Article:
- "Skimmies": Similar to Babies in their low height, skimmies are hits that skim across the court quickly. They are initiated by a hit with a fist close to the ground or an underhand "bowling" motion.
- "Steals": The same as interceptions, but they may happen after the bounce in the receivers square.
- "Bods": The player is allowed to use a specified part of their body to hit the ball, their head or foot for example.
If the server chooses to allow them, any player may call a "War" on another player after they receive the ball. Once a War is called, the two players may only hit the ball to each other, as the other squares are considered "out". Therefore, only one of these two players will get out, and gameplay resumes as normal afterward. A server may choose for wars to last until one of the players is out, or may allow one or both players to call "Off-war" and end the war before either player is out, resuming normal play. It can also be called out as "Challenge No-Brakes", which is commonly called in Australia.
Number of Squares
If there are only two players, a square court may be spilt up into two large rectangles, with the privilege of serving alternating. This is usually only entertaining if both players are very good.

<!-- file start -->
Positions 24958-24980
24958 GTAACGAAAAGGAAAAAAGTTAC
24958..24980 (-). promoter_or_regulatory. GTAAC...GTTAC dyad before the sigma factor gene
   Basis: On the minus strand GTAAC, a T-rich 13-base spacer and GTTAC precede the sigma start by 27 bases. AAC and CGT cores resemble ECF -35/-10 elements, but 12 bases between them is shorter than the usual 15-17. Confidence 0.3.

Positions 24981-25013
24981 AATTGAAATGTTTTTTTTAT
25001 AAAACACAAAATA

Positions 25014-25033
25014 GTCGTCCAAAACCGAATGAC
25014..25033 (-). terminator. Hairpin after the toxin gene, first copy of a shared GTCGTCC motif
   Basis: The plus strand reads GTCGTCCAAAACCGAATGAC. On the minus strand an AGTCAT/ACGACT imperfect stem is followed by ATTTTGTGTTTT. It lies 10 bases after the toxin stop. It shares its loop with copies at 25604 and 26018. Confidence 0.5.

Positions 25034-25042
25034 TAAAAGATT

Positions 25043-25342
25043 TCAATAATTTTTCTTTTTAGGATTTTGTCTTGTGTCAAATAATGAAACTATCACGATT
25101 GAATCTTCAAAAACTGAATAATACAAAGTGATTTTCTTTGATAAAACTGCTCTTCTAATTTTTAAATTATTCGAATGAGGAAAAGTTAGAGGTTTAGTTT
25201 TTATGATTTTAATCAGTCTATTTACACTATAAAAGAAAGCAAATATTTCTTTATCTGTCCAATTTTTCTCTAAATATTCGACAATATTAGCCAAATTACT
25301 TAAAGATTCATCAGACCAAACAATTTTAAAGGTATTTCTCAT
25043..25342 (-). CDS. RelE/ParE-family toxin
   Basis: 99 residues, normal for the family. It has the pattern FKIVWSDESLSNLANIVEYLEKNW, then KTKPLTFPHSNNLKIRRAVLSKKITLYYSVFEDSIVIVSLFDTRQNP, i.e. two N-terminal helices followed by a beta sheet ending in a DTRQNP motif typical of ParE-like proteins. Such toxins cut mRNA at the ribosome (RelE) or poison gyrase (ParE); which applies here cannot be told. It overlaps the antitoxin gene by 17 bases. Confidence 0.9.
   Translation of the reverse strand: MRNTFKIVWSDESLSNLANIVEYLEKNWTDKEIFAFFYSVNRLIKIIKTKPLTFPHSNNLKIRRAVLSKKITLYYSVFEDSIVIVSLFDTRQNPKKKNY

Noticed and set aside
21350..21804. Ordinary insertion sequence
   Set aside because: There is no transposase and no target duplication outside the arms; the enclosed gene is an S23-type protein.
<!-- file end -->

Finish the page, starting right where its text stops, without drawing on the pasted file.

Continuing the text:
Players may also choose to form a larger court of six (two by three) or nine (three by three) squares, to accommodate large amounts of players waiting in line. Players do not receive the ball as frequently, but the gameplay is enhanced as the ball can be hit more directions and further distances. In Six-square and Nine-square, one of the central squares is the server's square, and the other players rotate around it.
A fairly common variant in New Zealand is line square, in which the squares are arranged in a line rather than in a grid, thus allowing for any number of squares and participants.
Making the Game Harder
This rule is optional. If the ball bounces on the lines anywhere throughout the lines of the squares, then the player that served the ball hitting a line must do a "line serve". A line serve is when the player that hit the ball on the line has to re-serve.
The squares are sometimes called, from highest to lowest rank:
- A, B, C, D
- Gold, Silver, Bronze, Plastic
- Server, Third, Second, First
- Ace, King, Queen, Jack
- King, Queen, Jack, Dunce
- King, Queen, Jack, Fool
- King, Third, Second, First
- King, Second Square, Third Square, Trash Can
- King, Queen, Jack, Toilet Bowl
- Green (server), Red, Blue, Yellow